[vc_row][vc_column width=”1/1″]The Smart Phone has had a transformative effect on the way we live our lives, and on the way we do business. Putting the power to make secure payments into a pocket-sized slab of silicon and plastic that knows where in the world it is has proved a truly disruptive technology. And of course few businesses have been quite as noisily disruptive as Uber. Their intervention has provoked howls of outrage and pain the length and breadth of the taxi-driving world. Suddenly the uncertainty of booking a cab for an important journey was gone, taking with it the inconvenience of reaching for one’s wallet at the end of the journey.[vc_row]
All this was done in the face of an incumbent rival whose existing infrastructure, had the incumbents used it wisely when smart phone technology appeared, ought to have proved an insuperable barrier to Uber’s entry. That Uber did it so successfully, without significant price-cutting (indeed their peak charges, which respond appropriately to the demand for resources, are famous for being higher than the legacy taxi industry’s), is surely testament to the fact that they were offering a product which differed radically from its predecessor.
This is a sobering thought for all service businesses, because it implies that a business which neglects to take the opportunities offered by technology to offer better service may suffer very unpleasant consequences. So it’s worth analysing just what has made Uber so successful:
Uber recognised that the taxi industry was not serving its customers well.
• Booking a taxi was cumbersome, involving lengthy waits on the phone at times of substantial traffic, or a rather outdated online booking system.
• Bookings were unreliable.
• Journeys had to be paid for by cash, credit card or Cabcharge –an unwelcome inconvenience at the end of a journey.
All these factors act as “friction”, deterring and impeding trade. Small in individual extent, they add up to a major hidden depreciation of the business as a whole. That was fine (except for the users) when no alternative existed. As soon as the option to dispense with them arrived, users voted with their feet. Uber saw that the smart phone allowed them to:
• Connect users with named drivers, using the GPS location of each.
• Locate the driver and display the location to the user on an active map, together with an ETA.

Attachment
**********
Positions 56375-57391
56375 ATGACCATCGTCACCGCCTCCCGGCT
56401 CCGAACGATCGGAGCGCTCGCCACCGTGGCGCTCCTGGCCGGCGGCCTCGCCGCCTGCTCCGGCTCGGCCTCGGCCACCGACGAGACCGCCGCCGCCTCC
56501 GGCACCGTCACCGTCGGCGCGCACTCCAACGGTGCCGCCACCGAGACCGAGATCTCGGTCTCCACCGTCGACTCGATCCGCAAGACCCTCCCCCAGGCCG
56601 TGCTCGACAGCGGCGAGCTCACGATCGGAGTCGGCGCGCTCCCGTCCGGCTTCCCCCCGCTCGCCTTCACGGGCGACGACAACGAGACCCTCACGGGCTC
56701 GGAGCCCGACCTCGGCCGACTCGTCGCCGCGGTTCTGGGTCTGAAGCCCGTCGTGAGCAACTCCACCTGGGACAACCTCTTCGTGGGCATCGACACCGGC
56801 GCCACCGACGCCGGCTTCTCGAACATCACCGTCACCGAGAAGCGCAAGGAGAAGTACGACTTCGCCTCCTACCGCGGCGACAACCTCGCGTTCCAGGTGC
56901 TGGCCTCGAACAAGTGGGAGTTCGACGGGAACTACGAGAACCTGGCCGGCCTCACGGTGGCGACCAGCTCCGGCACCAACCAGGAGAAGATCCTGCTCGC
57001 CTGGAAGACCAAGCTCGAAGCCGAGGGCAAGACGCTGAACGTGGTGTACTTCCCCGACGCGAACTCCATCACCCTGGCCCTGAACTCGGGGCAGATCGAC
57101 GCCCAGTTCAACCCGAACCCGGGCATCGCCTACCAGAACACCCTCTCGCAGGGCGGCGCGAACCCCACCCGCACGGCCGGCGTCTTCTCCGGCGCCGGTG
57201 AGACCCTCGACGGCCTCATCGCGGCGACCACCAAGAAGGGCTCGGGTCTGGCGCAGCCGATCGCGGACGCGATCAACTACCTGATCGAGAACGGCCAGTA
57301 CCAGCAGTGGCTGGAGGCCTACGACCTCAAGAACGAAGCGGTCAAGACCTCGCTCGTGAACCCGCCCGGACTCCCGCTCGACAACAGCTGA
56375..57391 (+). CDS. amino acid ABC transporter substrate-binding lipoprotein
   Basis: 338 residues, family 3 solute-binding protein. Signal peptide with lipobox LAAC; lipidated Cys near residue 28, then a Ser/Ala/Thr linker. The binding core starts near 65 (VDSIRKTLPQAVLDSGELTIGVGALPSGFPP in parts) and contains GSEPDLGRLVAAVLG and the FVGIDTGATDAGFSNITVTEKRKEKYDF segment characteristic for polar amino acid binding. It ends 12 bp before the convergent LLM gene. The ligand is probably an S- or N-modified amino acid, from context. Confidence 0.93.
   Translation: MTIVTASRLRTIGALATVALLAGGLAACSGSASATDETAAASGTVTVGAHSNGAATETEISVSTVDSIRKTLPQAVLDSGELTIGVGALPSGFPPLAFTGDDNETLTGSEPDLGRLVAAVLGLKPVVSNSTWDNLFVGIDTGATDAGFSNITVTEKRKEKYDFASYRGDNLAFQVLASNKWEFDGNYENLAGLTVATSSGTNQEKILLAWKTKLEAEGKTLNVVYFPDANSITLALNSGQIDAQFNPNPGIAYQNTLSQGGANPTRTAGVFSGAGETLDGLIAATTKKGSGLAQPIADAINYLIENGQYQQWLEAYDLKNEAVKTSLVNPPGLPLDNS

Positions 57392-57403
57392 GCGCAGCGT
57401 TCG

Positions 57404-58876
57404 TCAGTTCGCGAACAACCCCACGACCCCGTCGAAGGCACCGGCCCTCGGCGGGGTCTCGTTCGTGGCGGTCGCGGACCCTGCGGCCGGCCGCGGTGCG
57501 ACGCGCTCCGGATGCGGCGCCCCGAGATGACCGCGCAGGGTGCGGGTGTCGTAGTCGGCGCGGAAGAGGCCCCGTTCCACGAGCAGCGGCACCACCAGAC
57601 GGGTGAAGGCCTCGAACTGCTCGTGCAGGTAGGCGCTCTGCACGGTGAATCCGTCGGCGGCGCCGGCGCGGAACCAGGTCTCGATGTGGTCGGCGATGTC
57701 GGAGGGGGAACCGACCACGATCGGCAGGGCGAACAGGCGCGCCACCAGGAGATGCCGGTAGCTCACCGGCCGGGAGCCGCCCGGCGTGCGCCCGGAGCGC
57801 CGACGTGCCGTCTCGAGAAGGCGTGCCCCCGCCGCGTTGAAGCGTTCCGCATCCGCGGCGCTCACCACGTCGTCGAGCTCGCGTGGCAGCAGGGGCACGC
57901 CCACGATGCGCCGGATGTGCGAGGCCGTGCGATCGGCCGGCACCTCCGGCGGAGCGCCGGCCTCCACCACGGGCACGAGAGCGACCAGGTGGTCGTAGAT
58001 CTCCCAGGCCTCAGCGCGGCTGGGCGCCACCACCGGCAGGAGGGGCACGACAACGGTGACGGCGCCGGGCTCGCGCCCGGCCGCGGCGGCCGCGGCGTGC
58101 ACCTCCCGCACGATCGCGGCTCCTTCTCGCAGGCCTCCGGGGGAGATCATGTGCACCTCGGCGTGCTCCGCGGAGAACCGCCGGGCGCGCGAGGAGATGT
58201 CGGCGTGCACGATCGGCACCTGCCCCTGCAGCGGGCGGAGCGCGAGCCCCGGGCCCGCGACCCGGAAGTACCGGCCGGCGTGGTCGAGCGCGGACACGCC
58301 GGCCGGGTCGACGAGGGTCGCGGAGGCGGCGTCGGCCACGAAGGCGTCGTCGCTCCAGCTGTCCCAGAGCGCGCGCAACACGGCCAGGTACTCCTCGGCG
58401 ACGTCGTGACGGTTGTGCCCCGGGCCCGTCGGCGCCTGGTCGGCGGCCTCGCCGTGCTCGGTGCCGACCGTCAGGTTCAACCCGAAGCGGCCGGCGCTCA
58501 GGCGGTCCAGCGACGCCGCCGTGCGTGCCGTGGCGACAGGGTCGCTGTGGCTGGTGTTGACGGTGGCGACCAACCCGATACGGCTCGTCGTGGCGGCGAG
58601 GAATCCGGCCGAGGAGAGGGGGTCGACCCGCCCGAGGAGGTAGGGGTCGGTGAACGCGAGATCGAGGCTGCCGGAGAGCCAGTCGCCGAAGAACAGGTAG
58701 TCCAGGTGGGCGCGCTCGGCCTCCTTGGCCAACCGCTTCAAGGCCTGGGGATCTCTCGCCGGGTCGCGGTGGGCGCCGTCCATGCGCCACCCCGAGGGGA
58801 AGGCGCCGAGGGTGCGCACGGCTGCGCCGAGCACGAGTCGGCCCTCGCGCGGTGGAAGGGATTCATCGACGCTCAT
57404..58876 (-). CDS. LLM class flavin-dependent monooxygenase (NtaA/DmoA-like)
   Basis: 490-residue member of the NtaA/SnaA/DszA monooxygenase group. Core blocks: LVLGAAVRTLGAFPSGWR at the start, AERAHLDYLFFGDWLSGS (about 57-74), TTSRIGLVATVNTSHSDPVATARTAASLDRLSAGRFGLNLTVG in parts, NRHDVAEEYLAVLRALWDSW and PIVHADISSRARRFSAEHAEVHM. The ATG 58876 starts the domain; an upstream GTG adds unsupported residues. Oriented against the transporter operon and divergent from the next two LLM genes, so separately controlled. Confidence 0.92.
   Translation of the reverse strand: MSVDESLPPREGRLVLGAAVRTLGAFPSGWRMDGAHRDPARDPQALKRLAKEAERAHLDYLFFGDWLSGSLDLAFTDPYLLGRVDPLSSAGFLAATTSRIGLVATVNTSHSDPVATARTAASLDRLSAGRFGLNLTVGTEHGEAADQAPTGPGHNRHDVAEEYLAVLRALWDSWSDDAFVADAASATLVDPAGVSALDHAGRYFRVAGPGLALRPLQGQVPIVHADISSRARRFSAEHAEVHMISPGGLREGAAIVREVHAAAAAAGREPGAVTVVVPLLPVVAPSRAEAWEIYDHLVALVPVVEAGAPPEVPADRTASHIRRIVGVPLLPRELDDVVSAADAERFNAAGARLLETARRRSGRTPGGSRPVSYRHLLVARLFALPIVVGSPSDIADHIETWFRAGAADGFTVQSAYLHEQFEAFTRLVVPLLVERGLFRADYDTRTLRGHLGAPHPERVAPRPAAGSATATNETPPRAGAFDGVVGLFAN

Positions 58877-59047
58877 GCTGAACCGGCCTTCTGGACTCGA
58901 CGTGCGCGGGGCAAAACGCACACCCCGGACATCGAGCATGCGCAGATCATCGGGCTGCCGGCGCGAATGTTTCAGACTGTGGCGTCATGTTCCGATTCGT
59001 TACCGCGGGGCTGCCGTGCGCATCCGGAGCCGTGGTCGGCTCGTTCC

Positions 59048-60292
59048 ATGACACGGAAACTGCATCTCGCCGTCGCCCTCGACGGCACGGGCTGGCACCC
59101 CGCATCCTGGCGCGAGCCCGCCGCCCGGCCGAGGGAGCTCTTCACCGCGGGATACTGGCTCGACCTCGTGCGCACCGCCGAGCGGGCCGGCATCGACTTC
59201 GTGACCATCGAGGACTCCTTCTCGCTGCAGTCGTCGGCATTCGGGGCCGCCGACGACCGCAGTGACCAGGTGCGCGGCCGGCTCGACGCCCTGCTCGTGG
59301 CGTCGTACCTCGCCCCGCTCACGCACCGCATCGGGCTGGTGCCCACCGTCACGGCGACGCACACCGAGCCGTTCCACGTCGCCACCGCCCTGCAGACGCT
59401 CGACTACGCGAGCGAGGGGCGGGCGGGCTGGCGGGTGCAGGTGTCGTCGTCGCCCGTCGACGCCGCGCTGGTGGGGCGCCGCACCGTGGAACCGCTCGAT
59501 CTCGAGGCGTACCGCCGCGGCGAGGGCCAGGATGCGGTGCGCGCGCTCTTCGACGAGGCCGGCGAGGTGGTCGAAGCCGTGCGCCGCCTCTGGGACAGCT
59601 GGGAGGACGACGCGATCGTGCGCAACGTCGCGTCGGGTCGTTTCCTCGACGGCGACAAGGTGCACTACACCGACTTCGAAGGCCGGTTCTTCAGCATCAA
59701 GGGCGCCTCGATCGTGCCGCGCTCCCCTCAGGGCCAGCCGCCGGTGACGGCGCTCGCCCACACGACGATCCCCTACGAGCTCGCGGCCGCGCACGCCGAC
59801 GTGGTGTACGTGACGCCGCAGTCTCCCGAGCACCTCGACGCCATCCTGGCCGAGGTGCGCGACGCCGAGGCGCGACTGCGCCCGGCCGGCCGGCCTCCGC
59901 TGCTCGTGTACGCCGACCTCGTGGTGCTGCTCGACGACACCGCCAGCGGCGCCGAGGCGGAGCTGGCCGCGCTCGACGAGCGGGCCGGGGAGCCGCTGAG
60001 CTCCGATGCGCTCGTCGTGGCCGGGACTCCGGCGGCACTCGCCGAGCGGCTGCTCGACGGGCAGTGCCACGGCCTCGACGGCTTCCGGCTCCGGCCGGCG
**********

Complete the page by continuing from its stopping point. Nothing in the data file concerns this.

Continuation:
• Identify the customer and retain their payment method.
• Locate the customer and display the location to the Uber driver.
• Enable SMS dialogue to keep both parties informed of unforeseen disruptions to the booking – for instance a major road accident delaying the driver.
Point of Sale – or Point of Purchase?
OK, that’s not an exhaustive list of Uber features – I’m now being asked what sort of music I’d like for my Uber trip – but as a hospitality provider you will see parallels for your own industry in the way Uber identified everything that was uncongenial about the experience of hiring a cab, and removed it.
Take a critical look at your business. Does it have friction?
• Are people queuing, when they would prefer to be enjoying your venue – and perhaps spending in it? They will agree to queue when they see no alternative, but when one comes along the Uber effect says they will embrace it enthusiastically.
• Are they waiting longer than they’d like to for the bill? Again, this is tolerated only until an alternative comes along.
• Is order processing to the kitchen delaying your ability to turn more tables? This may make for a leisurely dinner but will impact on your bottom line.
• As a business owner do you feel you need to always be on site to know what’s actually going on? Life balance can make a successful business and getting transparency on how your business operates is key.
• Are their birthdays being remembered? There may have been no clamour for this sort of hospitality flourish, but when people experience it, they embrace it, and all too soon come to expect it.
All these and much more can be addressed by a well-integrated Point-of-Sale system. Look at it this way – your customers are bringing with them their own “Point-of-Purchase”, in the form of their phone! You’d be silly not to use it.
To learn more about bringing frictionless commerce to your business call Bepoz today on 1300 023 769 or email firstname.lastname@example.org